[Jacob and Wilhelm Grimm]. Grimms’ Goblins and Wonder Tales. Translated from the German by Mrs. H. B. Paull and L. A. Wheatley. London and New York: Frederick Warne, n.d.
This selection of the Grimms’ fairy tales contains several tales which, because of their depictions of child abuse and violence, are usually omitted from modern collections. For example, a father cuts off his daughter’s hands in “The Maiden without Hands,” and in “The Juniper Tree” a stepmother beheads her stepson and then makes it look as if her daughter has killed him. The preface to Grimms’ Goblins and Wonder Tales perpetuates the myth that Jacob and Wilhelm Grimm “travelled through Hesse and other parts of Germany for thirteen years, persuading the poor people to tell them all the stories that they had heard from their grandparents, and then writing them down.” In fact they collected most of their tales by inviting storytellers into their home and writing the tales down after one or more hearings. Most of these storytellers, moreover, were middle-class or aristocratic women. The Grimms also included tales in their collection that had already appeared in print.
This page shows the popular German tale “Hans mein Igel” (Hans My Hedgehog, here “Hans the Hedgehog”). The tale depicts the half-human, half-hedgehog Hans, who rides on a rooster and plays the bagpipes in the forest after being shunned by his parents. He later marries a princess and is transformed into a handsome young man.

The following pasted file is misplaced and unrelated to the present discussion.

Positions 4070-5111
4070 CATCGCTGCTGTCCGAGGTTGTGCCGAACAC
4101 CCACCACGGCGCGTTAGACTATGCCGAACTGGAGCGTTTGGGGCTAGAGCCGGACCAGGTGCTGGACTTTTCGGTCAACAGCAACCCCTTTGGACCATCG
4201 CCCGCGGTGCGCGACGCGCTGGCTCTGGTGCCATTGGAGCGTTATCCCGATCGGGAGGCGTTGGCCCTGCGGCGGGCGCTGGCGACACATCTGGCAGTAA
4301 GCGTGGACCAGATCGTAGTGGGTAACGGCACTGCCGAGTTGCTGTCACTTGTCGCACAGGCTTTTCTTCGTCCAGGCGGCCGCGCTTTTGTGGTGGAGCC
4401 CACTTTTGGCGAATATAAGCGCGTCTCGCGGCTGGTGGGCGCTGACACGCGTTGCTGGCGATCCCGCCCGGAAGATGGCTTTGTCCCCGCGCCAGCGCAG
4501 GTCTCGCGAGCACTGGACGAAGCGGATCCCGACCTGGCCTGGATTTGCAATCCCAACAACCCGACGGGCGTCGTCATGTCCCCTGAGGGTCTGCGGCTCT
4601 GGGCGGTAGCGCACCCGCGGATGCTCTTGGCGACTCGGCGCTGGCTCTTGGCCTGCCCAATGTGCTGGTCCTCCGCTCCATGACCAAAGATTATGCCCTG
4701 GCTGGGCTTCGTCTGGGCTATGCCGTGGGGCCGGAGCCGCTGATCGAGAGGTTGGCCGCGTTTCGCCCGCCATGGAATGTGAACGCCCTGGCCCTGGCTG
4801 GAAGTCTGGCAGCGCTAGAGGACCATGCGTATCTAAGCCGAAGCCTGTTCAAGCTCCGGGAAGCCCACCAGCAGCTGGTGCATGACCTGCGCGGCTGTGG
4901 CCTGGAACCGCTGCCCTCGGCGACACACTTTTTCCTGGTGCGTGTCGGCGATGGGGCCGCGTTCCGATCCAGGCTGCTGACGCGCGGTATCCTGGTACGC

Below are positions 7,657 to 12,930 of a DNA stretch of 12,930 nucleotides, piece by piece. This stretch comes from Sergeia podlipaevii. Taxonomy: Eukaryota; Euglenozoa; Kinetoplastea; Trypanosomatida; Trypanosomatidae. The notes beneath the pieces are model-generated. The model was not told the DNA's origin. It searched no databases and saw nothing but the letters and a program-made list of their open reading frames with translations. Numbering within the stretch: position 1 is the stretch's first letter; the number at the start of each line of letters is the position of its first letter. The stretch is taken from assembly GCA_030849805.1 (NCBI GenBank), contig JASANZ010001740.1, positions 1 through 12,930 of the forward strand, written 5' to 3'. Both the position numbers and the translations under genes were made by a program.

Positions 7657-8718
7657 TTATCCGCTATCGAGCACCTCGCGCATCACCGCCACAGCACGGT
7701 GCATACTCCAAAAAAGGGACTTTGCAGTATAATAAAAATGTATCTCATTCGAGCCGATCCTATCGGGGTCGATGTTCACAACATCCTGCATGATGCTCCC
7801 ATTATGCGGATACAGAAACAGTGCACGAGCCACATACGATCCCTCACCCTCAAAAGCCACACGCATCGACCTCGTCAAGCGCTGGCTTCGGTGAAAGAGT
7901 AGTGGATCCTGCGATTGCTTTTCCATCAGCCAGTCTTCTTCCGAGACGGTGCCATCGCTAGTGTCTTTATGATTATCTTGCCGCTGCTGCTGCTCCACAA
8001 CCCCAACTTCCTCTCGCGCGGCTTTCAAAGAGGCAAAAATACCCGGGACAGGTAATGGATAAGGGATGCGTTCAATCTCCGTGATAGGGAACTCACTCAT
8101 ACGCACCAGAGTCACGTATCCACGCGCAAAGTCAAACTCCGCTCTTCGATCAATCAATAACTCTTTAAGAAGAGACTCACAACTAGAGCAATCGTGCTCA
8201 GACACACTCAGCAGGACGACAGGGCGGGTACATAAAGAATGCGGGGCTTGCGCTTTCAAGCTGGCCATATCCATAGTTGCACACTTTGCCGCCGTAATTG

Tales from Grimm. Translated by Wanda Gág. New York: Coward-McCann, 1936
The American illustrator Wanda Gág (1893-1946) is perhaps best known for the Newberry Honor winner Millions of Cats (1928). Although her translations of selected tales by the Grimms are not literal, they preserve important details from the tales. For example, her version of the Grimms’ “Hansel and Gretel” captures the importance of birds throughout the tale, as indicated here in the illustration “A Little Bird Sat There in a Tree.”
Text by Associate Professor Ann Schmiesing